Those who are willing to read through the lengthy prophet Jeremiah will come across a phrase which is not mentioned elsewhere—the queen of heaven (cf. Jeremiah 7:18; 44:17-19, 25). Although the Queen of Heaven is mentioned in Catholic writings, it is used there as a reference to Mary, mother of Jesus. Catholics do not wish to equate their usage of “Queen of Heaven” with the book of Jeremiah. However, one cannot miss the subtle irony that the phrase queen of heaven in Jeremiah is a clear reference to idolatry, which is the very same charge leveled against Catholicism and their veneration of Mary.
However, our interest in the queen of heaven is not related to Catholicism. Rather, we want to explore the usage in Scripture. Yet, there is not much known about the queen of heaven from Scripture. Since Jeremiah is the only biblical record of the existence of this queen of heaven, we are left trying to fill in the details. Thus, there have been several major interpretations of the queen of heaven.
The Queen of Heaven as the Mesopotamian Goddess Ishtar
Ishtar was the principle deity in the Mesopotamian religious sphere. She was worshipped by the Assyrians and Babylonians, and featured very prominent in the cities of Nineveh, Uruk, and Arbela. She is typically depicted in the ancient literature as a of goddess of love and sexuality, but also of warfare. The Mesopotamian legend, Epic of Gilamesh records the hero Gilgamesh demeaning Ishtar for the mistreatment of her lovers.
One of the common phrases used to describe Ishtar is “the queen of heaven and earth.” This phrase has caused many to identify Ishtar with the queen of heaven in Jeremiah 7:18 (cf. 44:17-19, 25).
Further evidence for identifying Ishtar with the queen of heaven in Jeremiah could be found in the way Israel worships her. Jeremiah 44:17 records Israel giving offerings and drink offerings to the queen of heaven, and Jeremiah 7:18 (cf. 44:19) indicates Israel made some sort of cakes on her behalf. The word for cakes in Hebrew is related to the Akkadian term for cakes (kamānu). These cakes were frequently used as offerings to the Mesopotamian goddess Ishtar. Because of the use of this Akkadian word in Jeremiah, it is often assumed the cakes in Jeremiah would be similar, made with a sexualized image of Ishtar.
The Queen of Heaven as the Goddess Astarte
Astarte is a Canaanite goddess who was a consort of Baal, the well-known Canaanite storm and fertility god. Astarte is referred to in the Bible as Ashtoreth. The biblical name Ashtoreth is possibly an intentional mockery of the name Astarte by changing the vowel pointings of the name so that it sounds like the Hebrew word for shame (bosheth).
Astarte is commonly referred to as “the mistress of heaven,” and some scholars note that because she is the only deity in the Canaanite sphere that is frequently associated with the heavens during that first millennium BC, she should be recognized as the queen of heaven in Jeremiah.
This view also aligns with the significant push in recent decades to highlight Canaanite influence rather over Assyrian influence on Israel. However, although it is likely Canaanite influence did exist, there was at least some Assyrian influence in Judah. For example, Ahaz imported the Assyrian model of the altar (2 Kings 16:10), and it is likely there were other Assyrian influences as well.
The Queen of Heaven as the Goddess Anat
Although not as common, some scholars have argued that the queen of heaven should be associated with Anat, a goddess attested in Ugaritic mythological texts. Anat was worshipped by the Amorites, and also apparently in Egypt (at least during the 19th Dynasty).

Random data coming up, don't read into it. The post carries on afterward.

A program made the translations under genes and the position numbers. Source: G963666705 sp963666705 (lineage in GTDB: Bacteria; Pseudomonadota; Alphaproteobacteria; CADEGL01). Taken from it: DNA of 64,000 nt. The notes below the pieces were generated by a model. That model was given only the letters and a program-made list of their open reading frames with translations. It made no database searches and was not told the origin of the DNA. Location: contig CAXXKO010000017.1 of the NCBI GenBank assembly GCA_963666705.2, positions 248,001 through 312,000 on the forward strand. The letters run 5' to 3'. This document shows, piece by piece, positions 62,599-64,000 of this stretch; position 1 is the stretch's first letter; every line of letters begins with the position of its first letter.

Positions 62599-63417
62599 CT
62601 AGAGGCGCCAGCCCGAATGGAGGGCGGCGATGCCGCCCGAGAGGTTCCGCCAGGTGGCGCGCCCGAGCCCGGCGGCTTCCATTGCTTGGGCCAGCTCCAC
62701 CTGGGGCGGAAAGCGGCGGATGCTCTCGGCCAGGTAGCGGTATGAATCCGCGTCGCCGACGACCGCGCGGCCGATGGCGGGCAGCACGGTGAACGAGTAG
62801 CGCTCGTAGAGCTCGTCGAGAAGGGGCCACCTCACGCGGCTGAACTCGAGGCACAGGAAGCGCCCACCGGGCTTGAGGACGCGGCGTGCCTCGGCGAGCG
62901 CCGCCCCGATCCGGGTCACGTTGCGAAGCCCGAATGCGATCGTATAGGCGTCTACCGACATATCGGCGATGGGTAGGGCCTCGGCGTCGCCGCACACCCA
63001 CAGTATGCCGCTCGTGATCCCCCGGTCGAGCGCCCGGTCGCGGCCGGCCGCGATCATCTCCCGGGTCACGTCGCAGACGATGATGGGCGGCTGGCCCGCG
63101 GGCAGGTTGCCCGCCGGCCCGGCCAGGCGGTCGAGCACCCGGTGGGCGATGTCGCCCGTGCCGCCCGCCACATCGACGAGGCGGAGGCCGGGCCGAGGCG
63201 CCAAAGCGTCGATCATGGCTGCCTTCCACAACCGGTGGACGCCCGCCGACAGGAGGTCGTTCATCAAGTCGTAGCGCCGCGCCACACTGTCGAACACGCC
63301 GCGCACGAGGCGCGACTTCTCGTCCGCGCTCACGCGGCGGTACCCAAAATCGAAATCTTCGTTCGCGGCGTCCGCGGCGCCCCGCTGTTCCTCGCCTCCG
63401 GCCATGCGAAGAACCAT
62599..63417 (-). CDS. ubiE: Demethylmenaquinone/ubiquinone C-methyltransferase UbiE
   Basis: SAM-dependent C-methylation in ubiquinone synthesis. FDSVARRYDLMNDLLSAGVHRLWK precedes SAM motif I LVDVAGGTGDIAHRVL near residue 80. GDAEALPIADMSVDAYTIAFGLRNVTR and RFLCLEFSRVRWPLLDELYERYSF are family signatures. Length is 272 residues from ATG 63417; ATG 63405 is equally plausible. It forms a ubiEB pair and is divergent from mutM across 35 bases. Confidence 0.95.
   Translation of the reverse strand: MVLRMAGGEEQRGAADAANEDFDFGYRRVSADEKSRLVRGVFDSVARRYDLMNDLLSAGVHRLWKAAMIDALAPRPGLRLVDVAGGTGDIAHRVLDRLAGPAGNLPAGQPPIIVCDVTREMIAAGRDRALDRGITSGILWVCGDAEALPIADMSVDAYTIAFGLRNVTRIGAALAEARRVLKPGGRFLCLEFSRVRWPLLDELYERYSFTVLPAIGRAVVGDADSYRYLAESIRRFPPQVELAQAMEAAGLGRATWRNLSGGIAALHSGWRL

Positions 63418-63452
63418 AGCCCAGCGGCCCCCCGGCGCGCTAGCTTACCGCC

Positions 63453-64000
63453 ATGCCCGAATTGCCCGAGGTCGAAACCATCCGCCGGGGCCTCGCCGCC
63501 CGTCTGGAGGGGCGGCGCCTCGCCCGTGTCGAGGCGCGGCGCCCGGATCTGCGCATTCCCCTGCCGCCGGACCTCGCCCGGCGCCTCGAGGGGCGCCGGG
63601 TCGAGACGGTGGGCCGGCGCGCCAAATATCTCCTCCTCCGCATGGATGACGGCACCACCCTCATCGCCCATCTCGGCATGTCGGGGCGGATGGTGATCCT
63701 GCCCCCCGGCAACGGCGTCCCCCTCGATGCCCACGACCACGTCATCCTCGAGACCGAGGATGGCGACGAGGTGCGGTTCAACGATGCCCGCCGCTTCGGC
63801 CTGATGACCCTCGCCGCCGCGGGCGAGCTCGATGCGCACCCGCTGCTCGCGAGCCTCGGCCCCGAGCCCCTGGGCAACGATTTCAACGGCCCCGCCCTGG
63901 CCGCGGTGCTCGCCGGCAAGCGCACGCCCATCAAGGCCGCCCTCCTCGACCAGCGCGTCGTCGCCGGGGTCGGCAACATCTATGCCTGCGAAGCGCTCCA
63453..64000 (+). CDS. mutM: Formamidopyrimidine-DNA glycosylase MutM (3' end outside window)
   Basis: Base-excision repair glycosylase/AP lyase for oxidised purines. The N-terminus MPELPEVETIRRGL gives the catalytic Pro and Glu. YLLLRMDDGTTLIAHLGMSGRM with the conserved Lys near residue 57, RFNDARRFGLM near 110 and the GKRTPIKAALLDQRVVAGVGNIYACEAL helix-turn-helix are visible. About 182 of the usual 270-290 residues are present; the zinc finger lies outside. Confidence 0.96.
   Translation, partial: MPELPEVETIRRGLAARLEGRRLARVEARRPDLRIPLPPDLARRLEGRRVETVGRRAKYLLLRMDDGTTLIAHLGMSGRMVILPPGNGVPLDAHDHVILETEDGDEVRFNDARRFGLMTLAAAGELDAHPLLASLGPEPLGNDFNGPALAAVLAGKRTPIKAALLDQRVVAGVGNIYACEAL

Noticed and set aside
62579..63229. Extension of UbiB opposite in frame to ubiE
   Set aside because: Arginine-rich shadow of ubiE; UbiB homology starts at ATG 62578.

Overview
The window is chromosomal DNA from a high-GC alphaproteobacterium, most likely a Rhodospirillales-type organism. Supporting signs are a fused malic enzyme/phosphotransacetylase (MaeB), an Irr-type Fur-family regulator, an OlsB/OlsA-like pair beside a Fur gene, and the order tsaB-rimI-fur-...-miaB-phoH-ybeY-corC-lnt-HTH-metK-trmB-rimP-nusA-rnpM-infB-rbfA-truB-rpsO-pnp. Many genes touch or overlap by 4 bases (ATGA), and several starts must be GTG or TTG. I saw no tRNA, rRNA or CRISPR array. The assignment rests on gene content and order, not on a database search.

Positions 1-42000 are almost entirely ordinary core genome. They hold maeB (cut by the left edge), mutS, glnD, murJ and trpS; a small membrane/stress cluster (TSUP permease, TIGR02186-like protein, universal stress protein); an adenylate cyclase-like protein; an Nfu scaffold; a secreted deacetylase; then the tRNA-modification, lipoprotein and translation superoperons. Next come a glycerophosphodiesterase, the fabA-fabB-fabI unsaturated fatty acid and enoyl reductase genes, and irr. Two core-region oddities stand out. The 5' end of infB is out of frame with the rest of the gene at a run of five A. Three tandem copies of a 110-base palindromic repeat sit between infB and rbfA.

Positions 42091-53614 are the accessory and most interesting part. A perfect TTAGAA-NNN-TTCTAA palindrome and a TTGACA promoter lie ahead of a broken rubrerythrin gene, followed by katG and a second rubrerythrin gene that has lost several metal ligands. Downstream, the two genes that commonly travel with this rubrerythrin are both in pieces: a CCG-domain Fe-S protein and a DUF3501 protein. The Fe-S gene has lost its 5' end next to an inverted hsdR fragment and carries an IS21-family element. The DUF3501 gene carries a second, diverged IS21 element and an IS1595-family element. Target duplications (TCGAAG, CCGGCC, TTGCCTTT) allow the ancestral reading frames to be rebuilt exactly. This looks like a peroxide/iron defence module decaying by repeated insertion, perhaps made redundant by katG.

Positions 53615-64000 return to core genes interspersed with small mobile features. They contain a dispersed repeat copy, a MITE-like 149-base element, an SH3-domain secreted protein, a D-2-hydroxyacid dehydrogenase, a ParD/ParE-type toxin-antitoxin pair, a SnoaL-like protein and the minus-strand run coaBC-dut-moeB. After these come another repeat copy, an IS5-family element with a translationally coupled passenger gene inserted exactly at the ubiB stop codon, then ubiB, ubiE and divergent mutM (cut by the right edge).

Epithets for Anat included, “Lady,” “Mistress of Royalty,” and “Mistress of the Highest Heavens.” Although a possible candidate for the title of queen of heaven in Jeremiah, Anat’s popularity seemed to significantly decline in the 1st millennium (during the time of Jeremiah).
The Queen of Heaven as an Mix of Gods
Part of the difficulties in studying the goddesses of the ANE is that there is significant overlap and likely influence. Many scholars see a connection between Ishtar and Astarte, for example, as their names correspond to each other in Ugaritic deity lists which are translated into Akkadian. Similarly, others have argued that Anat was assimilated with other goddesses, like Astarte or Atargatis (a Syrian goddess).
It was not uncommon for cultures to assimilate other gods. For example, the Roman god, Jupiter is linked with the Greek god, Zeus. Although the Roman god, Jupiter, has an intrinsic link with Zeus, they are not the same god—there are differences in how the gods are depicted. Yet, they are undeniably related. This is an example of amalgamation—a culture incorporates a foreign god and makes certain changes to fit their own way of doing things.
Perhaps the same is the case for the queen of heaven in Jeremiah. Evidence for this might be found in the term “Ashtaroth.”
A handful of times Scripture uses the plural “the Baals and the Ashtaroth” (cf. Judg 2:13; 1 Sam 7:4). Both words, Baal and Asthoreth appear in their plural form in these cases. Many have pointed out the Akkadian parallel phrase which was used generically, “gods and goddesses.” However, given the propensity of Scripture to use the singular for Baal and Ashtoreth, it is still possible the plurals are used in these instances to indicate local manifestations of of the Baal and Astarte cults. This could mean different variations of the cultic worship of Baal and Astarte.
So, who was the queen of heaven in Jeremiah? The short answer is we can’t be sure. These are the four major interpretive options that are given. If I was forced to choose, given what I know about human nature, I would guess the queen of heaven was some sort of amalgamation of goddess worship.
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